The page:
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The brilliant researches of Walter Reed proved that the mosquito Aedes aegypti transmitted yellow fever. This work, carried out with several collaborators, was a landmark in epidemiology and public health and certainly the greatest American medical contribution to that time. Yet, while the work is well known, the man remained a rather shadowy figure. Over many years, Dr Bean has collected material on Reed for this biography. He interviewed surviving members of the family and anyone who knew him or was in any way involved with his work. He collected letters, pored over archival material, ransacked newspaper files, and extended his researches to include friends and collaborators of Reed.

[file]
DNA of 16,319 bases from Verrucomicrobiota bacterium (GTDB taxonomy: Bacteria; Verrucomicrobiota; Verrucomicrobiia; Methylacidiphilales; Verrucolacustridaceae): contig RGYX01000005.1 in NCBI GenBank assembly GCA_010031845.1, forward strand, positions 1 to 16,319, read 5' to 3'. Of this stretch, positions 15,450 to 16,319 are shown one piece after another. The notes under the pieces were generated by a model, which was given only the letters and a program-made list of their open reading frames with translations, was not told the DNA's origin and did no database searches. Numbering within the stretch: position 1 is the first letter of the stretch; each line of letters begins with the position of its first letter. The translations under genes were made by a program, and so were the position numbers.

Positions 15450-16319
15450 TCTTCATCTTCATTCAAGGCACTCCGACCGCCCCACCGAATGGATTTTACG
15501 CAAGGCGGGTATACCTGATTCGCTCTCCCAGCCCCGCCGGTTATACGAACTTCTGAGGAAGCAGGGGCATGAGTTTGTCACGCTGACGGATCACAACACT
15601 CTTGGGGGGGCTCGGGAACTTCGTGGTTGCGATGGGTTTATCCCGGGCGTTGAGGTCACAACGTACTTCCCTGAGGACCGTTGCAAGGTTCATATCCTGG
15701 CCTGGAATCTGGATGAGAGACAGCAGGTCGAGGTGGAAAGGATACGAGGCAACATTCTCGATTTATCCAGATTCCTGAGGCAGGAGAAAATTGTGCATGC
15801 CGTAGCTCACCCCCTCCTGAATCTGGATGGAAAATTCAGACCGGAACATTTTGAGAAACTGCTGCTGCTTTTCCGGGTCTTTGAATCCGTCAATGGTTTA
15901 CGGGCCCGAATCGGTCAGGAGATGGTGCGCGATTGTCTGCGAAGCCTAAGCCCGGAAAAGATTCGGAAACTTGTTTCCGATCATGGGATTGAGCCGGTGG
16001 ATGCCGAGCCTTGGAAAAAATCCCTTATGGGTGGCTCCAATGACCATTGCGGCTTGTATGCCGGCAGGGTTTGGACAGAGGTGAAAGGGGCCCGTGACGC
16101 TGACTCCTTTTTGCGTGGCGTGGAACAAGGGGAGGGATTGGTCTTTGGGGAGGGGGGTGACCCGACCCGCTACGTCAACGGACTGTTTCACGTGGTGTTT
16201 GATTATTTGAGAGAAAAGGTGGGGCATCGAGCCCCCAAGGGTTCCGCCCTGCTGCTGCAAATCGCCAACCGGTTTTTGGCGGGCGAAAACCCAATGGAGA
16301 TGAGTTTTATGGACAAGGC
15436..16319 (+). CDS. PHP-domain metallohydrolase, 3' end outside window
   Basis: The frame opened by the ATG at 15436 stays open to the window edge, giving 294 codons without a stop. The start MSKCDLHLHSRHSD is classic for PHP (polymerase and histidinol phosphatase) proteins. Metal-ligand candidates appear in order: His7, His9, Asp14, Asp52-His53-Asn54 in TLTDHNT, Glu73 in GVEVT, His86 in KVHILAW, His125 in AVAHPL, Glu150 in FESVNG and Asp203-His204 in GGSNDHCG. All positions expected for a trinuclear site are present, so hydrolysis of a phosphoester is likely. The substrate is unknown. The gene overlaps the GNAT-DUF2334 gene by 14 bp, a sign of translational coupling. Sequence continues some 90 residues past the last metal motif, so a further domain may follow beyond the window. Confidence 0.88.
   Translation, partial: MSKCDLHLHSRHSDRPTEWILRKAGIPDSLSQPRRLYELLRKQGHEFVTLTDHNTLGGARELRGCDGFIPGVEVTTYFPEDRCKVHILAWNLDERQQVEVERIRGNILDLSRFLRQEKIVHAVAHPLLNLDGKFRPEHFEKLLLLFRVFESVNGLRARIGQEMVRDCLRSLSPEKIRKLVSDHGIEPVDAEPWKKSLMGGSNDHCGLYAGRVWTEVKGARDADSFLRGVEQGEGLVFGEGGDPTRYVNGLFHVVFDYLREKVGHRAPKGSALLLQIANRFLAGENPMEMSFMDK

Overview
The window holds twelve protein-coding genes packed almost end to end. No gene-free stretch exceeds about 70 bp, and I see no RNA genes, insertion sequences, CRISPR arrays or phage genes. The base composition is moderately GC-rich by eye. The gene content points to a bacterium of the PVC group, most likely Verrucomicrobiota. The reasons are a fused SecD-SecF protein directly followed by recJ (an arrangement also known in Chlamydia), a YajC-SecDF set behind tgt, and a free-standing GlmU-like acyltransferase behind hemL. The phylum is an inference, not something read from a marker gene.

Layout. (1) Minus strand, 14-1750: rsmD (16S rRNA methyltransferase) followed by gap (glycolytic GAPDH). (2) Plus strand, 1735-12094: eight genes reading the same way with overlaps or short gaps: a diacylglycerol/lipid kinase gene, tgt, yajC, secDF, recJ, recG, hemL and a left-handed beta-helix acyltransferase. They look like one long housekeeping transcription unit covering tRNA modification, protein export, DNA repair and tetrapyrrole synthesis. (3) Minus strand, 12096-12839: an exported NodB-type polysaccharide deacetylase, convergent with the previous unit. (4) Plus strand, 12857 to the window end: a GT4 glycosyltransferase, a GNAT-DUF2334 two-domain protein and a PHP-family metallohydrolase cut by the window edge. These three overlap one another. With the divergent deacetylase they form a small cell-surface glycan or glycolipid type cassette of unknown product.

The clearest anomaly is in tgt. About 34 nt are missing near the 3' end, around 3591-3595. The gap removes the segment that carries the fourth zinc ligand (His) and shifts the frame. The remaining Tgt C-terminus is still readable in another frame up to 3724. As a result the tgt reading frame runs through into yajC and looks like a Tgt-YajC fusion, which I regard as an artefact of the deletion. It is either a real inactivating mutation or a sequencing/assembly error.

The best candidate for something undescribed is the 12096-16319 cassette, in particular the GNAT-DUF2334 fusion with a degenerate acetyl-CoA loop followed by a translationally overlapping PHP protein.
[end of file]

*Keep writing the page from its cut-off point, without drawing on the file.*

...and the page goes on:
In his epilogue, Bean says that he "tried to bring Walter Reed to life not simply as a 'medical hero' but as a man as well." In this he has succeeded. Reed emerges as a definitely three-dimensional figure, from youth to
King L. Walter Reed: A Biography. JAMA. 1982;248(4):476. doi:10.1001/jama.1982.03330040064039
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